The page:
The main problems encountered with linseed oil as a bio diesel are its high viscosity and very low volatility due to long chain structure it has. Conversion of the vegetable oil as a CI engine fuel can be done by any of the four methods; pyrolysis, transesterification, dilution/blending and micro emulsification, [6] [7]. For this experiment, Transesterification process has been chosen. As the viscosity of linseed oil bio-diesel highly reduces after transesterification process [8] [9]. Linseed bio-diesel produced by this process reduces the poly-unsaturation of these oils and hence has the properties comparable with conventional diesel fuels [10] [11]. Alkali-catalyzed transesterification is one of the most commonly used process for oils with low free fatty acids and less moisture content. Transesterification process composed of three consecutive reversible reactions;

      1. Conversions of triglyceride (TG) to diglycerides (DGs),

      2. DG to monoglyceride (MG), and

      3. MG to glycerol (GLY).

      Three moles of alcohol are needed for one mole of mono alkyl ester, obtained in each step. At the end of process Glycerol is acquire as a byproduct. Transesterification reaction is sensitive to some reaction parameters such as the type of alcohol used, their molar ratio to oil (MR), temperature at which reaction occurs(T), type of catalyst and their amount, and the stirring rate (SR) [12-16].The material used are Vegetable oils (linseed oil, rice-bran oil and castor oil), NaOH, methanol. Firstly, the required amount of oil was filtered and weighed. Oil was preheated up to the reaction temperature to remove moisture, if it is present. The measured amount of alcohol i.e. methanol and catalyst (NaOH) were mixed properly, at ambient temperature, to prepare a homogeneous solution. Preheated oil and homogeneous solution was poured on a beaker and put the complete system above the heater and magnetic stirrr. It is then stirred at a fixed stirring rate for 5-6 hours till the equilibrium will reach. After that the mixture was poured into the separating funnel and hung out for sufficiently long time i.e. (24 h) to separate due to gravity difference. The upper layer contains mainly the linseed methyl esters (LME), biodiesel (light yellow color), and the lower layer collected at the bottom contains the glycerol (dark color).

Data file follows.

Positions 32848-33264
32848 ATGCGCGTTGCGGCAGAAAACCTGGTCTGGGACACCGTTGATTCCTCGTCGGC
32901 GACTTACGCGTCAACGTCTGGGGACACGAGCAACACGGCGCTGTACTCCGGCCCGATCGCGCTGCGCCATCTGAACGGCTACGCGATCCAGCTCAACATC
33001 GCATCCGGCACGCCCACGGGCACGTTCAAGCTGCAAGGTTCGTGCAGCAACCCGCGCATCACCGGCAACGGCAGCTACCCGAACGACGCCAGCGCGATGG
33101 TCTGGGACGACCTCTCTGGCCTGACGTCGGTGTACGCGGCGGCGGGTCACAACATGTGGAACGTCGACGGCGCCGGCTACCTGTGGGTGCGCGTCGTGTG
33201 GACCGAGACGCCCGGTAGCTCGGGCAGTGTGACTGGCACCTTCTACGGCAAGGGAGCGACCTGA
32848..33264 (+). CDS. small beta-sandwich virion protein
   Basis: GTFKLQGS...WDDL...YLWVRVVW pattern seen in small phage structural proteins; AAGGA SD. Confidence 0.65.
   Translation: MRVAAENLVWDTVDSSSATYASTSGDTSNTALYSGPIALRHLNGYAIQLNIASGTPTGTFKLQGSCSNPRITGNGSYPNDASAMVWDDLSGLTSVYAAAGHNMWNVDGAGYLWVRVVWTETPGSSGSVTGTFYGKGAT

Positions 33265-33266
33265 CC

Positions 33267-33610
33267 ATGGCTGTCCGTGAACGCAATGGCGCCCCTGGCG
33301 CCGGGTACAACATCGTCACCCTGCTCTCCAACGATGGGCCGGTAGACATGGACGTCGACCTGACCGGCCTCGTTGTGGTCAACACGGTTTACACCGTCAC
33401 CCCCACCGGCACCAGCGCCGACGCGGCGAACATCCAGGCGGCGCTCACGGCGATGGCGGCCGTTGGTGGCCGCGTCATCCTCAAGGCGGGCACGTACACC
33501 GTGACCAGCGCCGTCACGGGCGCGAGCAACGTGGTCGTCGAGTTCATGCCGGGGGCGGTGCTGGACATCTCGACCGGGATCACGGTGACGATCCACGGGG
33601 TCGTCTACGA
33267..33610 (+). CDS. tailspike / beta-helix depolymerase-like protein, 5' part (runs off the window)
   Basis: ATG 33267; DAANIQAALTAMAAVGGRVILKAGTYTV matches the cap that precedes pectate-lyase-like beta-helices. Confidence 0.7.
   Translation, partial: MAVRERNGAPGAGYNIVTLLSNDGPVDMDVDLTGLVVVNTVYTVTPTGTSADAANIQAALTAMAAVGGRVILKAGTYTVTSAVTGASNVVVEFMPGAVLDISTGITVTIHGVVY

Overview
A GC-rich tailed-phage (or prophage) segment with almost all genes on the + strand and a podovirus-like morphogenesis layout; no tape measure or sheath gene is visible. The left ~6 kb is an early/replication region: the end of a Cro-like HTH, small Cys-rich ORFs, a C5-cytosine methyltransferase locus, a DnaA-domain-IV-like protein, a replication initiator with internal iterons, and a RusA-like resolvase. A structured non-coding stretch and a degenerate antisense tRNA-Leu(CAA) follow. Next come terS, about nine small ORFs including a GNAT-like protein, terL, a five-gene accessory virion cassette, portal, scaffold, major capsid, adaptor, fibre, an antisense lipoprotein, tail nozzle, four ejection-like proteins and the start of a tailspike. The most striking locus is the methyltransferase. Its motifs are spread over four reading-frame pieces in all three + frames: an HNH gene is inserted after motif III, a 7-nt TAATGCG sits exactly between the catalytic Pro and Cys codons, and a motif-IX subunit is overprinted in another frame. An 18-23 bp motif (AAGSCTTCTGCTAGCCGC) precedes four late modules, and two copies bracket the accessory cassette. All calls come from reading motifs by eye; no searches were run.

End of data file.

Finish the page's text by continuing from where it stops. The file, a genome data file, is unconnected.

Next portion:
Glycerol was separated from bottom of separated funnel. And linseed oil as a bio- diesel is collected from the top. The properties of diesel linseed oil, and turpentine oil are shown in table.1.

      TABLE 1. Properties of linseed oil/ester and diesel.



      Linseed Oil






      Specic Gravity




      Kinematic Viscosity at 40





      Flash Point(C)




      Pour Point(C)



      < 0

      Gross Heat content (kj/kg)




      Cetane Number




      Carbon (%)


      Hydrogen (%)


      Oxygen (%)

      Sulfur (%)


      Nitrogen (%)

      Iodine Value


      This linseed oil bio diesel is mixed with turpentine oil to form the final required fuel. These fuels are mixed in a different ratio and sample has been made for the experiment as shown below.

      • Sample 1, Turpentine oil 60%, Linseed oil 40%

      • Sample 2, Turpentine oil 50%, Linseed oil 50%